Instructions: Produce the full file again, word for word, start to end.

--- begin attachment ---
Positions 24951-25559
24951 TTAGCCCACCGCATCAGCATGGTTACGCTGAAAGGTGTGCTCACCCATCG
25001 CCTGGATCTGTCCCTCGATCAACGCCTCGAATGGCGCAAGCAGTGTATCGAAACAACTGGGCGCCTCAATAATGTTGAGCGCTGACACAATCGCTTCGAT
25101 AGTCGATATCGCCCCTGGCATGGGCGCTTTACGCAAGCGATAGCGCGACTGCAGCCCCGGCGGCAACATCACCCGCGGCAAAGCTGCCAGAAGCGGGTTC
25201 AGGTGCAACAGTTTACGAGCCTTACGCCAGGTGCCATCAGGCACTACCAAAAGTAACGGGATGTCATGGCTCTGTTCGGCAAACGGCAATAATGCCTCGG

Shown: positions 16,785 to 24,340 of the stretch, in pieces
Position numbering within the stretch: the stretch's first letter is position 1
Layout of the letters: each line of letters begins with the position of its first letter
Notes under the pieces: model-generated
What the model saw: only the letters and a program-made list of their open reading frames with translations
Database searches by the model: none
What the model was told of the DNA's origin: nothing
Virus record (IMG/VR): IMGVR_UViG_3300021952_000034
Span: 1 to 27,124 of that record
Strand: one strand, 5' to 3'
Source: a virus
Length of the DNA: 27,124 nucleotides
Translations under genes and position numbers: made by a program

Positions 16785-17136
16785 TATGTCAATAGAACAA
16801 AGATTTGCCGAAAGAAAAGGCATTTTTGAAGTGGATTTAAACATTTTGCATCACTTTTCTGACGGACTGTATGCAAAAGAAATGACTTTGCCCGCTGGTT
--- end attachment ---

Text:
Positions 24951-25559
24951 TTAGCCCACCGCATCAGCATGGTTACGCTGAAAGGTGTGCTCACCCATCG
25001 CCTGGATCTGTCCCTCGATCAACGCCTCGAATGGCGCAAGCAGTGTATCGAAACAACTGGGCGCCTCAATAATGTTGAGCGCTGACACAATCGCTTCGAT
25101 AGTCGATATCGCCCCTGGCATGGGCGCTTTACGCAAGCGATAGCGCGACTGCAGCCCCGGCGGCAACATCACCCGCGGCAAAGCTGCCAGAAGCGGGTTC
25201 AGGTGCAACAGTTTACGAGCCTTACGCCAGGTGCCATCAGGCACTACCAAAAGTAACGGGATGTCATGGCTCTGTTCGGCAAACGGCAATAATGCCTCGG

Shown: positions 16,785 to 24,340 of the stretch, in pieces
Position numbering within the stretch: the stretch's first letter is position 1
Layout of the letters: each line of letters begins with the position of its first letter
Notes under the pieces: model-generated
What the model saw: only the letters and a program-made list of their open reading frames with translations
Database searches by the model: none
What the model was told of the DNA's origin: nothing
Virus record (IMG/VR): IMGVR_UViG_3300021952_000034
Span: 1 to 27,124 of that record
Strand: one strand, 5' to 3'
Source: a virus
Length of the DNA: 27,124 nucleotides
Translations under genes and position numbers: made by a program

Positions 16785-17136
16785 TATGTCAATAGAACAA
16801 AGATTTGCCGAAAGAAAAGGCATTTTTGAAGTGGATTTAAACATTTTGCATCACTTTTCTGACGGACTGTATGCAAAAGAAATGACTTTGCCCGCTGGTT